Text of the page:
Josh Ritter on Storytelling, Fiction Writing and Autobiography

Photo by Laura Wilson

Although Josh Ritter has spent nearly 15 years telling stories in song, he’s never been particularly interested in telling his story. That changed on Ritter’s latest release, “The Beast in Its Tracks,” a collection of songs more autobiographical than any he had released before as the singer and songwriter works through a wrenching divorce, meeting someone new and falling in love again.

“It started in a tough time and carried through to a really great time,” Ritter tells Listen, Dammit, on his way to Northampton for a performance Thursday, May 9, at the Calvin Theatre.

It’s just one of many facts we learned about Ritter, who revealed a new one last week after an interview, when he called out Messiah College on Facebook for an anti-gay stance. Ritter had been booked to play the Pennsylvania school before he knew that students there are required to sign a pledge asserting, among other things, that they won’t engage in “sinful practices” like homosexuality. Instead of canceling the gig, Ritter used it as an opportunity to talk about why he views Messiah’s policy as wrong. “I hope to have made the best of a difficult situation,” Ritter wrote, promising not to play at Messiah again while their anti-gay policy remains in place. “I’m donating the fee I received from Messiah College tonight in its entirety to The Trevor Project (, the leading national organization providing crisis intervention and suicide prevention services to lesbian, gay, bisexual, transgender and questioning youth.”

Here are three more facts about Ritter:

1. Ritter felt compelled to write personal songs for “The Beast in Its Tracks.” When his marriage to singer Dawn Landes fell apart in November 2010, writing about it seemed the a way for Ritter to be true to himself. “This was an important moment for me, it was a big moment in my life, and I felt like if I didn’t write about this I was betraying what it was to be a writer,” he says. “To get to this point in my career and not write about that, felt foolish.” He also tried not to censor what he was writing, which led to some raw moments.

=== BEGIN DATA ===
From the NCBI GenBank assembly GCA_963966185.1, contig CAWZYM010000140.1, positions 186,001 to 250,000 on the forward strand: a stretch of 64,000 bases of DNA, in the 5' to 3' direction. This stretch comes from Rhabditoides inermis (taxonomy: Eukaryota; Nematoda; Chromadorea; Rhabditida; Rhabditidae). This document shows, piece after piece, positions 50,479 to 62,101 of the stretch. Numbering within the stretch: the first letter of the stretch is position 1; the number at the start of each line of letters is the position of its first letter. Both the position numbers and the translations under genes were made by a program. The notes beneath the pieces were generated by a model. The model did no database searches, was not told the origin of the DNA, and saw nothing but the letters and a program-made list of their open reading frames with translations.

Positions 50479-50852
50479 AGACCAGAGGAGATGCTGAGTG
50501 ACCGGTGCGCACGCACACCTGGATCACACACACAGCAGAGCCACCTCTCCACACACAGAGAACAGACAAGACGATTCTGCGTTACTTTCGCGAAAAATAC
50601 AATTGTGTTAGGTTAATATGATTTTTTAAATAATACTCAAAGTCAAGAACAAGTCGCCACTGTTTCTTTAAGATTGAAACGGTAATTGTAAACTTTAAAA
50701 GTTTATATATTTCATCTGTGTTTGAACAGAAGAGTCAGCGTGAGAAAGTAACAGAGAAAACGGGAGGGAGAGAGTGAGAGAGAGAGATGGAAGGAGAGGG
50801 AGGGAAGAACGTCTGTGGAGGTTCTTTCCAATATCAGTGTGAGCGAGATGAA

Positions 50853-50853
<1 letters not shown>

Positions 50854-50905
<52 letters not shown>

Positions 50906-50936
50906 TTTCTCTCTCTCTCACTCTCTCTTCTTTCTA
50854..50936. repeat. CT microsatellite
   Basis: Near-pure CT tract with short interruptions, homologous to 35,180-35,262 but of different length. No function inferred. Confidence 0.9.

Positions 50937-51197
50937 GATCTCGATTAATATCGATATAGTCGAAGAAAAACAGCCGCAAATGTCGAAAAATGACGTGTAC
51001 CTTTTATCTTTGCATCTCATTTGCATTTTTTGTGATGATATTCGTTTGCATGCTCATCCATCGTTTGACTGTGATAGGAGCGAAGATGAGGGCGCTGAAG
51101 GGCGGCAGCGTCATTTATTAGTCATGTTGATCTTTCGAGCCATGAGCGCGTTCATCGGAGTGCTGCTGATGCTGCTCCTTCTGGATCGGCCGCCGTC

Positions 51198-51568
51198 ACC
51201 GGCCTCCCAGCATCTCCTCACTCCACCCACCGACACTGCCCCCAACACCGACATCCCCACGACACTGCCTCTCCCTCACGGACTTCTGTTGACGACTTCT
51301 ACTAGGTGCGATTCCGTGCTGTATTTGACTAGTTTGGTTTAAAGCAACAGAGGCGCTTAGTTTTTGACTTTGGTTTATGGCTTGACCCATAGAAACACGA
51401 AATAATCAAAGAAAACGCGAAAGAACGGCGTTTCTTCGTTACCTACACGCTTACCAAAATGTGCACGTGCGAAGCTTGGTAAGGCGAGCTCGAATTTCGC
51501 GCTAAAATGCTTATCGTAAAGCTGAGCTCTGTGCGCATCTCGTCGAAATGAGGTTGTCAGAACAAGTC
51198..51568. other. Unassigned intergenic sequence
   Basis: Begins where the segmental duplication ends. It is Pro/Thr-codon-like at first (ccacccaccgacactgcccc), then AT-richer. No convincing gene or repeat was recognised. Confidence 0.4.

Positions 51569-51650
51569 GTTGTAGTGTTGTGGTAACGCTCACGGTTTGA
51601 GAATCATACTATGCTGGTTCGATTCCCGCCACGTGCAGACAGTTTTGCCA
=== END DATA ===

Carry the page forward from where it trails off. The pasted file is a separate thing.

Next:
“It was important to me to get all the different emotions, there was some anger and some spite and bitterness, and I wanted that in there,” he says. “It was important to have, but I also wanted to make sure there was stuff that was happy, because divorce can happen, and it can certainly come out and be for the best. It was in my case.”

2. Writing prose requires different headspace than writing songs. Ritter in 2011 published his first novel, “Bright’s Passage,” and he says writing the book occupied a different part of his mind. ” I consider them to be two different fields, and one is fallow while the other is kind of growing,” Ritter says. “I need to be able to empty out my head, you know? Like anybody else, I think, I need to be able to put it out in the street and let people take it away, and the book was certainly a new way to feel like I was doing that. I could go to sleep at night with an empty head.”

Although writing songs and writing books have a “performative aspect” in common, there’s a difference in terms of the immediacy with which audiences absorb them. “With a song, people are sitting or standing, you can see everybody’s faces, and you can see them change in the moment,” Ritter says. “With a book, the audience is sitting a long ways away, at the other end of the room. You can’t see them, but they’re there. . . . I’m really excited about this next one for that very reason: I feel like I know where the audience is now, I know where they’re sitting.”

3. Writing isn’t magic. Although he acknowledges the importance of inspiration, Ritter tries not to be ritualistic about how he writes. Instead, he focuses on the discipline required of the craft, whether he’s writing songs or fiction. “It’s a mistake to get too precious about where you write or when you write,” he says. “Unless you sit down every day and write, nothing happens. There’s so much more geography to cross.”

Josh Ritter performs with the Felice Brothers on Thursday, May 9, at the Calvin Theatre, 19 King St., Northampton. Tickets are  $38.50 and $28.50.

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